Knicks guard Frank Ntilikina dribbles the ball during a game...

Knicks guard Frank Ntilikina dribbles the ball during a game against the 76ers at Madison Square Garden on Monday, Dec. 25, 2017. Credit: Errol Anderson

SAN ANTONIO — Tony Parker is a fan of Frank Ntilikina’s game. The team in France owned by Parker (ASVEL) played Ntilikina’s (Strasbourg) the previous three years, and Parker saw enough to believe that the rookie point guard will make an impact in the NBA.

“Definitely. I think he’s got the right skills to be good in this league,” the Spurs point guard, who once tried to sign Ntilikina to his team, said before facing the Knicks on Thursday night. “He’s a great defender, he’s got length. That’s always good to start your career, to be good defensively. Offense will come. It’s his first year, so he needs to go around the league one time and get used to all the point guards. I think he’s got all the right stuff. I don’t know if New York will be patient. But I think he can be successful in this league.”

Ntilikina hasn’t shown much emotion as he goes through his first NBA campaign, but it was obvious that he was excited about Thursday night’s game. He got to face one of the basketball players he looked up to and watched while growing up.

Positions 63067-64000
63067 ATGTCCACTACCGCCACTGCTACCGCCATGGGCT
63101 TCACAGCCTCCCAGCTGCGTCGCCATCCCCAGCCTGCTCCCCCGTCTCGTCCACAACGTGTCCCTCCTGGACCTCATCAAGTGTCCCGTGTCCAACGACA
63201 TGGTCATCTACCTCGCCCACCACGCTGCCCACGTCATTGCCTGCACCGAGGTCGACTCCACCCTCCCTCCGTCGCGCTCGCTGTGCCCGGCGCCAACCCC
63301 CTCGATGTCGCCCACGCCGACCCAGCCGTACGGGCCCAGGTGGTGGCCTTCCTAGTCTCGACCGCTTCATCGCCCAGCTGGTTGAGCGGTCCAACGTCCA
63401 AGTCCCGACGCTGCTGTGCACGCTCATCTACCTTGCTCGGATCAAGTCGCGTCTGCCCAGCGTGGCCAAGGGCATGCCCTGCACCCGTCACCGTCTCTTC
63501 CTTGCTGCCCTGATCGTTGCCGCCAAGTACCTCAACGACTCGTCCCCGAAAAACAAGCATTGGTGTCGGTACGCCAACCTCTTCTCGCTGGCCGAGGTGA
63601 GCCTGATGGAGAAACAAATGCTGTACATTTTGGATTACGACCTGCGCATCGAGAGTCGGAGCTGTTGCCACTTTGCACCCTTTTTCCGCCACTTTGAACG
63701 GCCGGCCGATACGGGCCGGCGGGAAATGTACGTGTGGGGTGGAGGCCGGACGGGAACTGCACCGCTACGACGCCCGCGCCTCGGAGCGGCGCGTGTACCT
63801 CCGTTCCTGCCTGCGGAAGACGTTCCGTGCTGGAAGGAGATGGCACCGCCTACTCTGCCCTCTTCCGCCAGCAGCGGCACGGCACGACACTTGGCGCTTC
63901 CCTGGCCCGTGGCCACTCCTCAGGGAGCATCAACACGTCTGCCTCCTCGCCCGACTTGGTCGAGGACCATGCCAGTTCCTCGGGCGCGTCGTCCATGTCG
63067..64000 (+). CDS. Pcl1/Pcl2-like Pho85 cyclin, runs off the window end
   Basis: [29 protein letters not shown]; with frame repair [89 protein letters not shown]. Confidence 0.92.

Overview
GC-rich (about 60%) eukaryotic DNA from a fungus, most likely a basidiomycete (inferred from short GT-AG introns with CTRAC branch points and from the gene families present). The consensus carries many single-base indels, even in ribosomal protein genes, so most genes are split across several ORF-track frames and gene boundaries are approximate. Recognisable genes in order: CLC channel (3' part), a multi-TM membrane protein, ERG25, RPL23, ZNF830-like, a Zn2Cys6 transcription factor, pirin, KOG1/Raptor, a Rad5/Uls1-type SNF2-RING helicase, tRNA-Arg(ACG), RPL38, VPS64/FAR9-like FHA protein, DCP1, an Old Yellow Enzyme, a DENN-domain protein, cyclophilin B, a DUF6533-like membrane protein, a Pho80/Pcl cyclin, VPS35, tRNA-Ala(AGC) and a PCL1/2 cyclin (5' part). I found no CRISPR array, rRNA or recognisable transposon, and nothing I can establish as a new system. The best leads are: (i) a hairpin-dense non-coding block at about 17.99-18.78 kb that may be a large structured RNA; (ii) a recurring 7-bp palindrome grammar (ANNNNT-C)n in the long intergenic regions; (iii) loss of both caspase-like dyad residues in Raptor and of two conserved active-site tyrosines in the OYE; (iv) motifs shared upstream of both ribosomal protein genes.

“He’s the best French player in history,” Ntilikina said. “He’s one of the best point guards in the league, he’s the greatest point guard in European Championship history. From him you can learn a lot from watching him play.”

They had met only in passing before Thursday night’s game. When Ntilikina was going through the process of entering the NBA, Parker spoke to him and gave him advice. “I’m always there to try and play the big-brother role,” Parker said.

Both players were born in Belgium and moved to France. They never were teammates on the French National Team because Ntilikina, who turned 19 in July, has played only on the 18-and-under team. Parker, 35, is in his 17th NBA season.

Ntilikina was 3 when Parker made his San Antonio debut and was nearing his fifth birthday when Parker won the first of his four NBA titles with the Spurs. When Ntilikina was asked if he was a Spurs fan growing up, he just laughed and said, “I won’t answer.”

Even though they have different styles of play — Parker is much quicker and more of a penetrator — Ntilikina enjoys being compared to him.

“The way we play is different,” he said. “But it’s an honor being compared to one of the greatest players.’’

Said Knicks coach Jeff Hornacek, “Hopefully he turns out to be as close to Tony as possible. We’ll take it.”

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